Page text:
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Your Guide to Healthy Protein Intake

Your Guide to Healthy Protein Intake

Protein is the building block of life. It’s a big part of what your muscles, organs, and other tissue are composed of. Almost every part of your body contains protein, and it’s one of the three basic nutrients (along with carbohydrates and fat) we use to sustain life, create energy, and maintain our basic biological processes. 

Here’s a look at the basic things you need to know about protein intake to promote optimal health. 

Complete and Incomplete Protein 

There are more than 10,000 types of protein in your body. Protein itself is made up of 22 types of amino acids, all of which are important. However, nine of them are what are known as essential amino acids, meaning your body requires them, but it doesn’t manufacture them on its own, so you have to get them from food sources. The other 13 amino acids are produced by your body; since you don’t need to get them through your diet, they’re called nonessential. 

Some foods—primarily animal products and soy—contain “complete protein,” which supplies all the essential amino acids in meaningful quantity. Most other plant-based food supplies “incomplete protein,” which contains significant quantities of some, but not all nine, essential amino acids. 

This doesn’t mean you can’t get complete protein from a vegetarian or vegan diet; the right combination of plant-based foods can deliver all of the essential amino acids. This is one key reason that people who choose these diets and lifestyles need to learn how to do it properly. 

Recommended Daily Protein Intake 

How much protein you should consume each day depends on various factors, including your age, sex, general health, activity level, whether you strength train, and others. Generally speaking, healthy adults should get at least 8 grams of protein per 20 pounds of body weight daily (0.8 grams per kilogram). Another metric is to get between 10 and 35 percent of your daily calorie requirements from protein. 

Kids don’t need quite as high a protein intake. Again, generally speaking, they need around 1 gram of protein per 2 pounds of body weight every day (0.5 grams per kilogram). As always though, kids and adults should get personalized advice from their pediatrician, GP, or qualified nutritionist. 

Healthy Sources of Protein 

Seafood, poultry, and meat all supply complete protein. Fish and shellfish are excellent sources because they’re also high in heart-healthy unsaturated fats and low in less-desirable saturated fat. They also supply a variety of other nutrients. Skinless poultry is another good option because it’s lean (the skin is where the significant load of saturated fat comes from).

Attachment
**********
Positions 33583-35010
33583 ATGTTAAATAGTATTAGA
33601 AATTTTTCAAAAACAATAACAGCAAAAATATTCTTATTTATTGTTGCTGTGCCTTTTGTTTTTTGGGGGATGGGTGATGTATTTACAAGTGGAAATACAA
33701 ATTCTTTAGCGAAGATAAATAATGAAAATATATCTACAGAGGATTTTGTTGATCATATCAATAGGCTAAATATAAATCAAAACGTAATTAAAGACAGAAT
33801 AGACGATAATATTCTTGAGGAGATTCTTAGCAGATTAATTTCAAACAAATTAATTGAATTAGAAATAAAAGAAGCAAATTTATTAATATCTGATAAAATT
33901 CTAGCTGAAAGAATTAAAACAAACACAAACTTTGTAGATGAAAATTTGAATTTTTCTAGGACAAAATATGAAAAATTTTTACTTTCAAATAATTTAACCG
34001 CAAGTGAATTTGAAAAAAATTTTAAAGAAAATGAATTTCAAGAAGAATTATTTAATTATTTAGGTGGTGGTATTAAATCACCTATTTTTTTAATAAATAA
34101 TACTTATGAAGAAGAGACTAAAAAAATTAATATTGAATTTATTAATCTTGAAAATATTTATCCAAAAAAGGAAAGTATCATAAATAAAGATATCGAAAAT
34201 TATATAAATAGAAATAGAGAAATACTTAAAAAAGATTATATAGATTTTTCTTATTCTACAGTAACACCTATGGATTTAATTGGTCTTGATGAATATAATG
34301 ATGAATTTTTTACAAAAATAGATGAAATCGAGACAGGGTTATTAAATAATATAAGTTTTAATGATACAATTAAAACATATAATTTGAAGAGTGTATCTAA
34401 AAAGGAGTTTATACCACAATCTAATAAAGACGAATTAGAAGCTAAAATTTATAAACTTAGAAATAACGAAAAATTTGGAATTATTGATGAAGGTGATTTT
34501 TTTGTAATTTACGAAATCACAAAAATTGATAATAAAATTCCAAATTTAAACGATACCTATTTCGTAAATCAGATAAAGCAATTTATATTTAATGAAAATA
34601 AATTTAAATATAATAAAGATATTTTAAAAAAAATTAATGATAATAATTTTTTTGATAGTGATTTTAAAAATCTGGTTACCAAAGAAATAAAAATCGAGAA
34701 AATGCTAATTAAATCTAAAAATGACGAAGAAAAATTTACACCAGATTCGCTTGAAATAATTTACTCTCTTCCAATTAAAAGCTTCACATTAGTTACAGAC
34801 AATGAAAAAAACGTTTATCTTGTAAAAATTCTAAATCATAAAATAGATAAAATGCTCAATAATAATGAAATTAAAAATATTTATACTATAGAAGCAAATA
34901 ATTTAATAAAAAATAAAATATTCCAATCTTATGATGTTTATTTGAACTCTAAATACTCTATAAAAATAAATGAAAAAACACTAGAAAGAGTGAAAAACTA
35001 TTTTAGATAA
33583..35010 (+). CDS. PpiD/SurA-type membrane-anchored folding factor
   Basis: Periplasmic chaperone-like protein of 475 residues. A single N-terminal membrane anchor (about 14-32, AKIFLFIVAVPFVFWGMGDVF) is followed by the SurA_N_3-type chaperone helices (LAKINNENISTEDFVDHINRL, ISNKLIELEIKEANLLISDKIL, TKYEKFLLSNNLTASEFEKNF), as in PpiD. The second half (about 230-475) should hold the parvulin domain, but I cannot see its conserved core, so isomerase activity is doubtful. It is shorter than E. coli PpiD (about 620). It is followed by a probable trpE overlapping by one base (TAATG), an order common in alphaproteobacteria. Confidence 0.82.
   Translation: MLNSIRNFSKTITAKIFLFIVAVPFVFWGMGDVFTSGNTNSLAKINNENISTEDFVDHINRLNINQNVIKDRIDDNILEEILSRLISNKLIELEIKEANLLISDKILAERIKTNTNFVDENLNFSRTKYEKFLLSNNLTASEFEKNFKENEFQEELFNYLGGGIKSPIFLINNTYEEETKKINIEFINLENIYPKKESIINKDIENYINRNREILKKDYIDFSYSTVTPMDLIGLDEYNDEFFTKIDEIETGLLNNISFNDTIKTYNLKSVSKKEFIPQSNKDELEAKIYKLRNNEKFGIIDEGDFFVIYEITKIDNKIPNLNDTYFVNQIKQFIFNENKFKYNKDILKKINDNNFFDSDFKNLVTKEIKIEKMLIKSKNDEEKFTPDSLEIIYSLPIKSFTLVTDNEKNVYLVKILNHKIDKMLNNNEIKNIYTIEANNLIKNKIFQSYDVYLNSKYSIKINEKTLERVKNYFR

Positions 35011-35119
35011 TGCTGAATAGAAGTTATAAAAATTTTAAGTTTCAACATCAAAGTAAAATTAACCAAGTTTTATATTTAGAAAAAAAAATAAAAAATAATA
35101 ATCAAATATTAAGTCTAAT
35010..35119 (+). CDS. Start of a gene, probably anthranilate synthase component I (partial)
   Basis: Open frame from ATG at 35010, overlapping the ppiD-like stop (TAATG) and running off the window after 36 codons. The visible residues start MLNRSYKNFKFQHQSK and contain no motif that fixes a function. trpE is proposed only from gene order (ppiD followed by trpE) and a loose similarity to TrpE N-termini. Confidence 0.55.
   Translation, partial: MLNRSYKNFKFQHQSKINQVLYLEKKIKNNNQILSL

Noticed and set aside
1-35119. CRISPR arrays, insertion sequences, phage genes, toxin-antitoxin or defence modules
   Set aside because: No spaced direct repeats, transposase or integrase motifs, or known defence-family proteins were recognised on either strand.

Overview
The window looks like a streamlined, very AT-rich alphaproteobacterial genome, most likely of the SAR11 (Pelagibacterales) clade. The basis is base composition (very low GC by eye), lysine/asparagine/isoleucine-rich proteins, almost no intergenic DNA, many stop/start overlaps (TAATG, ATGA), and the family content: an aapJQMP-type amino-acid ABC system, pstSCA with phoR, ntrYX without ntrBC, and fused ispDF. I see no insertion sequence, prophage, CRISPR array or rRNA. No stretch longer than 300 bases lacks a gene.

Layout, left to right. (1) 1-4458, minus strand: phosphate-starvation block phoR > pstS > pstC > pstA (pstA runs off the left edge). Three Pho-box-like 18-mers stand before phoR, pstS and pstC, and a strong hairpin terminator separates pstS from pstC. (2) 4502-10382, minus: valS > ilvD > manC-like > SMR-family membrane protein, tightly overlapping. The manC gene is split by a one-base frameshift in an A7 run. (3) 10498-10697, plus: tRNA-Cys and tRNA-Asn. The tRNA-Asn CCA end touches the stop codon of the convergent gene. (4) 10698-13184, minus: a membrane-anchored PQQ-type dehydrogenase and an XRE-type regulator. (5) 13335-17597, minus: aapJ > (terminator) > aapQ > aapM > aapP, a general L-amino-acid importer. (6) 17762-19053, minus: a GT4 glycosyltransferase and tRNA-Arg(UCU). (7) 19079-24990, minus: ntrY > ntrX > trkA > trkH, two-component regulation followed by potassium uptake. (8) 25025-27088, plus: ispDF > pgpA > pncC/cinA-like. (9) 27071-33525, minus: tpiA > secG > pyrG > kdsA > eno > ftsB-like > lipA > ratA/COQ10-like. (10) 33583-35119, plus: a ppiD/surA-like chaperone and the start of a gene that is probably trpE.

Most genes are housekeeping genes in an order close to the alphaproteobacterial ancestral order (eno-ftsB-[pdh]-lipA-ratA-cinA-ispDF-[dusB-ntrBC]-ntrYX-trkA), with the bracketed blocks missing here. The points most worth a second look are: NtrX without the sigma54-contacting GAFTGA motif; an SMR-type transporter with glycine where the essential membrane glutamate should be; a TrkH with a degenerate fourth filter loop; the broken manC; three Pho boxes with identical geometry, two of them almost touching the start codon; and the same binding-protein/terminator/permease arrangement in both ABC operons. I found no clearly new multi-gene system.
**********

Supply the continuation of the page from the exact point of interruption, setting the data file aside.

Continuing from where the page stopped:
Red meats like beef and pork are high in protein, but also high in saturated fat, so they should be eaten in moderation—or rarely, if at all. When you do indulge, opt for leaner cuts. 

Eggs and dairy, also animal products obviously, also provide complete protein. Again, there are concerns about the saturated fat and cholesterol content, so choose reduced-fat or fat-free dairy items. Reduced-fat or fat-free yogurt is a healthy option from this category. 

Legumes are one of the best sources of plant-based protein. This category includes soy, the main plant food for complete protein. Legumes also include the many types of beans, as well as peas and peanuts. These also offer healthful unsaturated fats and plenty of fiber, vitamins, minerals, and other nutrients. 

Nuts and seeds also supply protein, unsaturated fats, fiber, and superior nutritional value. They’re higher in calories than most legumes, though, so stick to a handful or so. Fortunately, they’re satisfying because they’re so nutrient-dense, so a handful is really all you need for a healthy snack. To help limit your sodium intake, unsalted nuts and seeds are always a smarter choice.

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Jason Littleton, MD, also known as America's Energy Doctor, is a board-certified family physician offering concierge healthcare and the author of WellSpring: The Energy Secrets to Do the Good Life. The book's practical, insightful content and his resonant messages about nutrition, fitness, and balance have made Dr. Littleton a highly sought after, high-profile keynote speaker and national media commentator on TV and in print.